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SnapshotCM Newsletter for March, 2013


  • Editor's Blog
    • New release posted.
  • Useful Numbers
  • Recommended Releases
  • Links We Like

Editor's Blog

New Release Posted

We've just posted a minor release that fixes UNC path support that was broken by a previous fix, and also fixes a performance issue with import filtering. See the Change List for a complete list of changes.

This month, we begin a series on useful numbers. We're all familiar with π and e because their values represent useful ratios in the real world and are used daily in many professions. In fact, they are so useful, it's highly likely that you know both their meaning and approximate values.

In computing, useful numbers take a different form, but are quickly forming the bedrock upon which a lot of computing depends. Read the full article below.

As always, we welcome your feedback and ideas.

Scott Kramer

Useful Numbers

We define useful numbers as those which have properties that make them useful. We're all familiar with π and e because their values represent things in the real world and are used daily in many professions. In fact, they are so useful, it's highly likely that you know both their meaning and approximate values. Similarly with the constant in the famous equation: E = mc2.

Recently, I've been considering the usefulness of certain calculated values. While not constants, these relatively small values are proving themselves extremely useful. Perhaps the most famous to computer science professionals is the ubiquitous check sum. The check sum's purpose is to succinctly and efficiently represent the state of a set of data such that it is unlikely in practice for the data or check sum to change without the change being detectable. A well designed check sum will detect data corruption with high reliability and low cost (size and computation). Note that the check sum cannot guarantee that it detects all possible errors, yet in practice, it proves useful.

Check sums over the years have ranged from the lowly parity bit, to the sophisticated error correcting codes of modern memory and disk drives that support recovering from many common errors. In fact, without error correcting codes, large memory systems (pretty much any current PC) would be unreliable as the probability of a cosmic ray affecting a memory cell is surprisingly large.

Another kind of check sum algorithm is making a big splash. It claims to create a unique, fixed sized value for any input you or anyone could or would generate in a lifetime. In short, it claims that different inputs always generate different outputs. When I was first introduced to this idea, I was skeptical. It seemed impossible. Indeed it is easy to see that it is impossible to guarantee absolutely. But the claim isn't that the algorithm does the impossible, but only that the unique mapping is true in practice. I can't explain the details, but such algorithms have been created and the best of them are very, very good at that guarantee. So good that the best mathematicians have been unable to create examples disproving the claim.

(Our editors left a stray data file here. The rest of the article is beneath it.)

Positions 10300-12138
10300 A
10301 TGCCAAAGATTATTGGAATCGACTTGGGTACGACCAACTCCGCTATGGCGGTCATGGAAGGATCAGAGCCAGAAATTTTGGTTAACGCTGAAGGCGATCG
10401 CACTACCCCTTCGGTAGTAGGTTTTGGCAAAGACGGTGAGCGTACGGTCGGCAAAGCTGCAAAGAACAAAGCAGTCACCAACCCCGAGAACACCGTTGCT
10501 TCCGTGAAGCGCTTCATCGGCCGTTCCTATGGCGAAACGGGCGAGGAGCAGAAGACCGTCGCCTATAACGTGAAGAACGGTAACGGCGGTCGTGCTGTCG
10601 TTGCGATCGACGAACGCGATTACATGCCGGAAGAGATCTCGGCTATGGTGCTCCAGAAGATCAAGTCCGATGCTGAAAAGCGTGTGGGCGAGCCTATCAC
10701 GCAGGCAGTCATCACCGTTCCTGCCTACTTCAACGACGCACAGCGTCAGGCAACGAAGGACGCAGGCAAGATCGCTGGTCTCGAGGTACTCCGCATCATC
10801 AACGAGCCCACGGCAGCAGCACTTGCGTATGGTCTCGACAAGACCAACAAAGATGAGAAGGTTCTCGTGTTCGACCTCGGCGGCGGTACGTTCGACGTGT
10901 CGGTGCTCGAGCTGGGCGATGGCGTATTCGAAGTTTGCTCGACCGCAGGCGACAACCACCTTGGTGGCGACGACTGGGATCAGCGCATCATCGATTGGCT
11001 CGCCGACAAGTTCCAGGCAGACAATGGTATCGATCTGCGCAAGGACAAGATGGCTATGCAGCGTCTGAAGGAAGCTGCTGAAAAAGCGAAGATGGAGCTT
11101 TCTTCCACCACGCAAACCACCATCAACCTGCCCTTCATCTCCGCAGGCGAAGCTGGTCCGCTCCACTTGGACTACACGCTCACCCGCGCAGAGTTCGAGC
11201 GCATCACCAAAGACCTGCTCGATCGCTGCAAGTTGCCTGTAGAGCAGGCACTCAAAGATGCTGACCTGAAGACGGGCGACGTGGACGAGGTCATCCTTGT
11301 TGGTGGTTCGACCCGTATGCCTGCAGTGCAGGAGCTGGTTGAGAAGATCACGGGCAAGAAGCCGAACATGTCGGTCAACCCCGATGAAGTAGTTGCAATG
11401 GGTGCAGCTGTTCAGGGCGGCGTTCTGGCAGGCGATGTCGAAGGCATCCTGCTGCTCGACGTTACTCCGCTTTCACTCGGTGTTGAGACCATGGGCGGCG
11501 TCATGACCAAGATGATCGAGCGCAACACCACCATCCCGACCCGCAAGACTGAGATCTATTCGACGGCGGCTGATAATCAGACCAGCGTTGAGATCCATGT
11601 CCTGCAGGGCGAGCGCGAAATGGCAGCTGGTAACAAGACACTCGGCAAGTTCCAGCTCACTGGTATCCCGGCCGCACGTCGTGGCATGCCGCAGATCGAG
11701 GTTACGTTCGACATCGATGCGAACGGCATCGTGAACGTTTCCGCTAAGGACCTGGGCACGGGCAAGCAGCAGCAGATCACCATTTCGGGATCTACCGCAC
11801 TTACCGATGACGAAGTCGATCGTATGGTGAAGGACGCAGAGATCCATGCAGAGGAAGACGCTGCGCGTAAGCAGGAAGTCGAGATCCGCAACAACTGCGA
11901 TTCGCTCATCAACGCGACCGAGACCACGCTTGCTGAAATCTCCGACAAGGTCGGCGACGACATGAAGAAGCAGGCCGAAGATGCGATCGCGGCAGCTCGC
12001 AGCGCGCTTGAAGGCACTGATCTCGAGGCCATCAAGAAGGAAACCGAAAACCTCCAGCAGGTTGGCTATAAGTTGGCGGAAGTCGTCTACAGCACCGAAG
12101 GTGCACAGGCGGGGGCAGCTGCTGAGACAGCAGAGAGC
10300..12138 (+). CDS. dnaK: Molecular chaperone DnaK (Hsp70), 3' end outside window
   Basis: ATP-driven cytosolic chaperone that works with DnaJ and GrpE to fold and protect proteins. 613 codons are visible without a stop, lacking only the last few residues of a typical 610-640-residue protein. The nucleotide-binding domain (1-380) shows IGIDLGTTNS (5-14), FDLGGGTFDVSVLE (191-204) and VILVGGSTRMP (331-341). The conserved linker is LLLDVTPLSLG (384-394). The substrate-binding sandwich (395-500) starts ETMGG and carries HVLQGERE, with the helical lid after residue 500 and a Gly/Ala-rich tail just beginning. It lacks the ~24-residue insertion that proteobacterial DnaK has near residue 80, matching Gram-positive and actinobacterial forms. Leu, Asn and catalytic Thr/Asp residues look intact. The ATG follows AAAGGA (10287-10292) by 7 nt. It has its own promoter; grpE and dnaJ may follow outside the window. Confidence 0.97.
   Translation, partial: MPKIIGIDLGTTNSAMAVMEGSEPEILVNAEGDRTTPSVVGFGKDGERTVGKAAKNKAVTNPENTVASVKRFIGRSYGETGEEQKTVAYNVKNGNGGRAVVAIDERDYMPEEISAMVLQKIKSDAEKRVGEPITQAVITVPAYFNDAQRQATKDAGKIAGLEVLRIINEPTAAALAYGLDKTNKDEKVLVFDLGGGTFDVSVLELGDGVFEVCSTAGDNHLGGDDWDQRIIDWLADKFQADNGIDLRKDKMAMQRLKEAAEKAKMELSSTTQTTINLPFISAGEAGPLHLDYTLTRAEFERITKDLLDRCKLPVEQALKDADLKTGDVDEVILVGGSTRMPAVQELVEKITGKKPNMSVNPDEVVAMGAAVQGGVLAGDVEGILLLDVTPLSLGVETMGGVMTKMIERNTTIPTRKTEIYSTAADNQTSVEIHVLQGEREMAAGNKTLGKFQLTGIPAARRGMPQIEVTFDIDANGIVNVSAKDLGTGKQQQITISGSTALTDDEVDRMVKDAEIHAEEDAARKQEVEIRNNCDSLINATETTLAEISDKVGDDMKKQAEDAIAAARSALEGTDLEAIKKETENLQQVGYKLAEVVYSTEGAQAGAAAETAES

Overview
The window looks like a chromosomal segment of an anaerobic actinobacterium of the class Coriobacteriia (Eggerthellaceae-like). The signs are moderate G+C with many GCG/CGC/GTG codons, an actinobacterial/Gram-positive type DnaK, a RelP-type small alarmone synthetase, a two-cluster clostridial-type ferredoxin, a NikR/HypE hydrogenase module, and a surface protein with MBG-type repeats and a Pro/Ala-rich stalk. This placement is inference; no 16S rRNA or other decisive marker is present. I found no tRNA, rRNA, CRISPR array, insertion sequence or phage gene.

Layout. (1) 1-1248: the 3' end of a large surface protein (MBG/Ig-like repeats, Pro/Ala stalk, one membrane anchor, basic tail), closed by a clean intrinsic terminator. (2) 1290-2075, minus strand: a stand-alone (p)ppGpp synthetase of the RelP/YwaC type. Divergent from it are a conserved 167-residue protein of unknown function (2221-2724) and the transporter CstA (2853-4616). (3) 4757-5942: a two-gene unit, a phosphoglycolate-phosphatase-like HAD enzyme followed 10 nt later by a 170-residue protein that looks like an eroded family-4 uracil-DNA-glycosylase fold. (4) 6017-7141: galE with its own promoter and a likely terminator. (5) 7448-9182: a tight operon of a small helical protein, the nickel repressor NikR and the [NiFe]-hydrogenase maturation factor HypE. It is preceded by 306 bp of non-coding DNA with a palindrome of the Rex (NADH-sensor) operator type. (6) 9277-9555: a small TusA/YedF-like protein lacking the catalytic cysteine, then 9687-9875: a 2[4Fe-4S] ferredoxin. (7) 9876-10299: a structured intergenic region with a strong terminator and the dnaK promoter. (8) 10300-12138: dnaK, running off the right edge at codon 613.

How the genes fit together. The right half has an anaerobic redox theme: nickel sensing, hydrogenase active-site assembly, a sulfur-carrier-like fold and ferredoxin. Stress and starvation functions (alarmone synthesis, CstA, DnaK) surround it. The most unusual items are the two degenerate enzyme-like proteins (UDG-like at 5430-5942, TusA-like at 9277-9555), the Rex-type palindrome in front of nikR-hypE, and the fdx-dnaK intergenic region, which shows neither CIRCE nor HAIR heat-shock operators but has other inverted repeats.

Algorithms such as this are known as cryptographic hashes. A primary use is to validate that a block of data has not been modified. Any change, whether intentional or accidental, results in a different hash. Many products are signed with a cryptographic hash, and download sites often publish md5 or sha1 hashes so the download integrity can be verified before unpacking. Another use is in hashing passwords. By storing the hash, the password is not stored and thus can't be compromised, yet can be validated simply by comparing the hash of the entered password with the stored hash. A third use is identifying a file or any arbitrary data. The idea is that if every file has a different hash, the hash can represent that file. Therefore, if a duplicate hash is seen, we know the contents must also be the same. In this application, the hash serves as an efficient means for identifying content and comparing for equality.

SnapshotCM makes use of a cryptographic hash to identify whether file content is modified locally. This allows validation more efficient than a background check out and compare. SnapshotCM product images on Windows are also signed, another form of cryptographic hashing that verifies product image integrity.

For further reading on cryptographic hashes, I recommend An Illustrated Guide to Cryptographic Hashes, which also contains further references for anyone who wants to dive deeper.

SnapshotCM uses two other useful number generating algorithms I plan to discuss in coming months.

Recommended Releases

If you haven't upgraded, now is the time. Release 1.92.4 contains the latest fixes and performance enhancements.

  • - Newest build with the latest fixes and performance enhancements.

If you are running any other release, we recommend that you update to the latest recommended version that your license allows.

For a complete list of user-visible changes, see the Change List.

Links We Like

Links we find interesting, fun, or occasionally useful.

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